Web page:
But while the problem of authority manifested itself first over an “administrative” question it underlay the Program more fundamentally and, because of its intrinsic nature, in ways not generally present in the college at large. The Program attempted to establish an intellectual community, a “college,” and it conceived of such a community not as a collection of persons living in the same place, or rooting for the same team, or, as Clark Kerr once said, united by a common grievance over parking, but as a group of persons studying the same thing. We had a required curriculum that lasted for two years and we were all to go through it together—reading, writing, thinking about the same works at the same time. So to begin with, there had to be some curricular-determining authority. Obviously, the “faculty.” The Program did not share in the increasingly popular view that a student’s human right to participate in the decisions that effected his life extended to his voting on the reading list or deciding whether, indeed, he would write an assigned paper. But usually , where the Course is the unit of educational life, the individual professor is in authority, determines course content and method, and works out a modus vivendi with his students. In the Program, no single professor was in authority, could not do as he pleased about those things normally subject to his pleasure, was not free to exercise his discretion, let us say, in modifying or changing assignments. Faculty and students alike subjected the Program to centrifugal forces that could all too easily have destroyed its unity, its character, its very excuse for existing. If, for example, we had decided to raise the problem of obedience to law by reading Antigone, it was not up to one of us to decide to read Billy Budd instead, or even in addition. We might entertain an argument that Billy Budd was better than Antigone and that we should all read it instead, but we wanted all students to be studying the same thing. If faculty members are free chose their own variations they will do so in preference to arguing about the best common decision, avoiding the most fruitful kind of educational discussion—apart from destroying what is common in a supposedly common enterprise.
Or, if a student, living at his own unique rhythm, wanted extra time to complete a paper due, for good arbitrary reasons, on Friday, he needed to be told to get it in on time, that we did not want a better paper later, that we wanted the best he could do by Friday, that there was no such thing as a “late” paper, that he was, after Friday, to be starting on the next assignment, not to be alone and palely loitering with the old..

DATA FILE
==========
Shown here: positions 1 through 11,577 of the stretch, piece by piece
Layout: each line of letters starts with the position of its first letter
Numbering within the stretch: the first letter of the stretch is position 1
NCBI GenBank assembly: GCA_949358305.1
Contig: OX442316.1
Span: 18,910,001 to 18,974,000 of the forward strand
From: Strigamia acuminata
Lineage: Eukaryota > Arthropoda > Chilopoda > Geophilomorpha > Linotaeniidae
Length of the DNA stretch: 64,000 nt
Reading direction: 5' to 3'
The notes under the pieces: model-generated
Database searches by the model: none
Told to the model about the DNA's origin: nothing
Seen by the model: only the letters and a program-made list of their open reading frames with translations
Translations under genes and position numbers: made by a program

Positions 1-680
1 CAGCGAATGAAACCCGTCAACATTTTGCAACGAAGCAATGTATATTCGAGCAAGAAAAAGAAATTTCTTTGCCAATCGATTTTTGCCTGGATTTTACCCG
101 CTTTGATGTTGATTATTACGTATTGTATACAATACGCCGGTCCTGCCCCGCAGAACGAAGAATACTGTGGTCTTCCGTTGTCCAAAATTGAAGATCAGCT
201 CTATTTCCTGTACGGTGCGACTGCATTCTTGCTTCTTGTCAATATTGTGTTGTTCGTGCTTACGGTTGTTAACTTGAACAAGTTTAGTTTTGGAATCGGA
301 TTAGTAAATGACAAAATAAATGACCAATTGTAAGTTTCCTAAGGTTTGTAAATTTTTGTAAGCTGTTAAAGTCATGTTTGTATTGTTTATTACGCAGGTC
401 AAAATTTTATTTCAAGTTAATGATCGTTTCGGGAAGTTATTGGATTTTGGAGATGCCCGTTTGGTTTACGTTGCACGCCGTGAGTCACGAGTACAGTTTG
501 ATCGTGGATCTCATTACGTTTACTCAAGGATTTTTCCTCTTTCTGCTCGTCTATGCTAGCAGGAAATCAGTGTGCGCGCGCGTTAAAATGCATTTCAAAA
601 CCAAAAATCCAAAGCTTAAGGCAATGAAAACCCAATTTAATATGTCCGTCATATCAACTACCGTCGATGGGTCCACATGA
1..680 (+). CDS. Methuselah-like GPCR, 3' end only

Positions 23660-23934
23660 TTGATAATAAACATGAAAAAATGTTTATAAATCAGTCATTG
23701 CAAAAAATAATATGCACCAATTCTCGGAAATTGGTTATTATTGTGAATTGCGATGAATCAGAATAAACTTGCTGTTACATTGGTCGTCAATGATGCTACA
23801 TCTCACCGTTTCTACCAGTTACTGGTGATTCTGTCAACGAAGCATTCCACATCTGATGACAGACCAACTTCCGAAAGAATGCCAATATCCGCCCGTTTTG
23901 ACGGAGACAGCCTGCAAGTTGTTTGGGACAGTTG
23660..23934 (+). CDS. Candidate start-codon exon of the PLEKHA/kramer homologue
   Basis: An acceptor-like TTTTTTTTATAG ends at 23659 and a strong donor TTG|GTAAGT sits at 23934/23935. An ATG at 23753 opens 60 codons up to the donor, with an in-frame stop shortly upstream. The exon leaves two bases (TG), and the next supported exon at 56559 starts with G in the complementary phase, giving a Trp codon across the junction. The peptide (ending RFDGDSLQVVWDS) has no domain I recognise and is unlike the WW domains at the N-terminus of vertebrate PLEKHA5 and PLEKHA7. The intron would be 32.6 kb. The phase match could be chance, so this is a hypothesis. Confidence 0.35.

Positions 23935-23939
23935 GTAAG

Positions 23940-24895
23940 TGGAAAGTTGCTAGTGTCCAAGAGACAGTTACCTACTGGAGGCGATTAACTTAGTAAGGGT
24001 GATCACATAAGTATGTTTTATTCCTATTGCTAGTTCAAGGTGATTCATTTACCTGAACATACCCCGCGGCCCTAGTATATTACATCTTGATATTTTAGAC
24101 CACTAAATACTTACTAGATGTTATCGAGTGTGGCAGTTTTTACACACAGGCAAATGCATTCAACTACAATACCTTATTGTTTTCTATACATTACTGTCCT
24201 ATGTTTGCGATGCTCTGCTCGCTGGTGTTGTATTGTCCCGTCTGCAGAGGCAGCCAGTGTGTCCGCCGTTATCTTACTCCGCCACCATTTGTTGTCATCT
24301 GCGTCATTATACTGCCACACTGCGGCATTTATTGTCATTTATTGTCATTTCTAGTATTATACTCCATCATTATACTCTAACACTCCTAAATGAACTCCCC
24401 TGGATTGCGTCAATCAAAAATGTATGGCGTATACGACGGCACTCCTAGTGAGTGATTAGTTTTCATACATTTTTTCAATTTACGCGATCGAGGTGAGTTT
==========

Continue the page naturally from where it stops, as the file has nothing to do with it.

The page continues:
Or again, a student will announce, after The Iliad (which the student may have been reluctant to read in the first place) that he now wants to devote his life to the study of The Epic, and would like to be excused from Thucydides and all that in order to work on Beowulf and Burnt Njal and Gilgamesh and Aeneid and Morte d’Arthur, etc.—and is stunned when he is told that if he wants to stay in the Program he will do the Program work and that if he wants to write his own ticket he can leave.
I need hardly point out that all these—and other—tendencies to fly apart, to take our separate amiable ways to salvation, come clothed in attractive educational or metaphysical garb. The enemy is not the power of brute anti-intellectual inertia; it is the romantic, individualistic, consumer-oriented view of reality with which we have perforce become well acquainted. Under some circumstances it carries the day—”nothing,” I used to say, “is as irresistible as an error whose time has come “—and it was sweeping the American campus even as we tried to establish a small island of sanity. But to protect the Program required the systematic and constant assertion of authority. Its common character had to be protected against the tendency to fly apart. Someone had to say “No.”
Oddly enough, after my defeat in our one and only vote, it was as if by general consent, without comment, I was left in charge. I made a few unsuccessful attempts to develop a genuinely cooperative way of life. An attempt to establish a faculty dinner meeting once a week was abandoned after a single farcical meeting. The assembly meetings, because, I think, of faculty reluctance to perform without shining, fell apart. A small student faction took over the House and drove most students away. Some faculty members became “cult” or coterie figures, subtly shielding students from my tyranny. And I sank more deeply into the dictatorial or authoritarian role. Anguish at a distance is, I find, essentially Comic, and I am now faintly amused at what once tormented and enraged me. I remember lying awake nights reviewing the twisting path from Clark Kerr’s office to yesterday’s ordeal at the House, resolving that I would not, after everything I had gone through, abandon the program to the irresponsible views or impulses of those who would turn the Program into a caricature of the elective system that had reduced American college education to the mediocre joke against which the Program was to stand as a fruitful alternative. If the Program had been my idea, the mess was my fault; I would fight it through, and, after the first two-year run—I could see no way of salvaging it—try again with a different faculty. And in the meantime I, who was still a card carrying member of the American Civil Liberties Union, a veteran of the loyalty oath fight, a Meiklejohnian extremist in defense of the First Amendment and, for that matter, a deep rebel against the practices of the educational establishment, slipped without a murmur into the role of wielder and defender of authority.